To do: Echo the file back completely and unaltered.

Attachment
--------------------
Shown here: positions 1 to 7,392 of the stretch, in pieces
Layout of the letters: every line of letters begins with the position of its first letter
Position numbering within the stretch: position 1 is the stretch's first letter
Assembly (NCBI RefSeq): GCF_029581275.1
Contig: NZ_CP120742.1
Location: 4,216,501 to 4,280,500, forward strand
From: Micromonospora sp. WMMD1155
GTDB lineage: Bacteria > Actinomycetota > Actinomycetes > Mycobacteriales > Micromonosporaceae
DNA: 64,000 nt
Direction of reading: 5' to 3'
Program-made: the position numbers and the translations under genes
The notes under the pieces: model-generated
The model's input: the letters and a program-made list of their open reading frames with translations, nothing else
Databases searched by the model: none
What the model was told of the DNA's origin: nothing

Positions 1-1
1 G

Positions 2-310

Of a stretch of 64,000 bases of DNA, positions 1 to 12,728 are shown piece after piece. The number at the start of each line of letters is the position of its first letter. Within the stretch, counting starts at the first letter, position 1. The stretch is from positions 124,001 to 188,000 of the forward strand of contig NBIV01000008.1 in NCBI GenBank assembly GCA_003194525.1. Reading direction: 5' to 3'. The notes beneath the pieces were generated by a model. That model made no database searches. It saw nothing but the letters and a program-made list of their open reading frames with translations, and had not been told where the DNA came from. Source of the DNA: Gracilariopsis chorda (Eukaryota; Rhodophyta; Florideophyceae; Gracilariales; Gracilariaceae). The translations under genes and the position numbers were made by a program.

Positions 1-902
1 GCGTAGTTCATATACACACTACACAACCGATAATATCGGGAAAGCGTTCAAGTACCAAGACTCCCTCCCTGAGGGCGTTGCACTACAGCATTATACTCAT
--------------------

Shown here: positions 1 to 7,392 of the stretch, in pieces
Layout of the letters: every line of letters begins with the position of its first letter
Position numbering within the stretch: position 1 is the stretch's first letter
Assembly (NCBI RefSeq): GCF_029581275.1
Contig: NZ_CP120742.1
Location: 4,216,501 to 4,280,500, forward strand
From: Micromonospora sp. WMMD1155
GTDB lineage: Bacteria > Actinomycetota > Actinomycetes > Mycobacteriales > Micromonosporaceae
DNA: 64,000 nt
Direction of reading: 5' to 3'
Program-made: the position numbers and the translations under genes
The notes under the pieces: model-generated
The model's input: the letters and a program-made list of their open reading frames with translations, nothing else
Databases searched by the model: none
What the model was told of the DNA's origin: nothing

Positions 1-1
1 G

Positions 2-310

Of a stretch of 64,000 bases of DNA, positions 1 to 12,728 are shown piece after piece. The number at the start of each line of letters is the position of its first letter. Within the stretch, counting starts at the first letter, position 1. The stretch is from positions 124,001 to 188,000 of the forward strand of contig NBIV01000008.1 in NCBI GenBank assembly GCA_003194525.1. Reading direction: 5' to 3'. The notes beneath the pieces were generated by a model. That model made no database searches. It saw nothing but the letters and a program-made list of their open reading frames with translations, and had not been told where the DNA came from. Source of the DNA: Gracilariopsis chorda (Eukaryota; Rhodophyta; Florideophyceae; Gracilariales; Gracilariaceae). The translations under genes and the position numbers were made by a program.

Positions 1-902
1 GCGTAGTTCATATACACACTACACAACCGATAATATCGGGAAAGCGTTCAAGTACCAAGACTCCCTCCCTGAGGGCGTTGCACTACAGCATTATACTCAT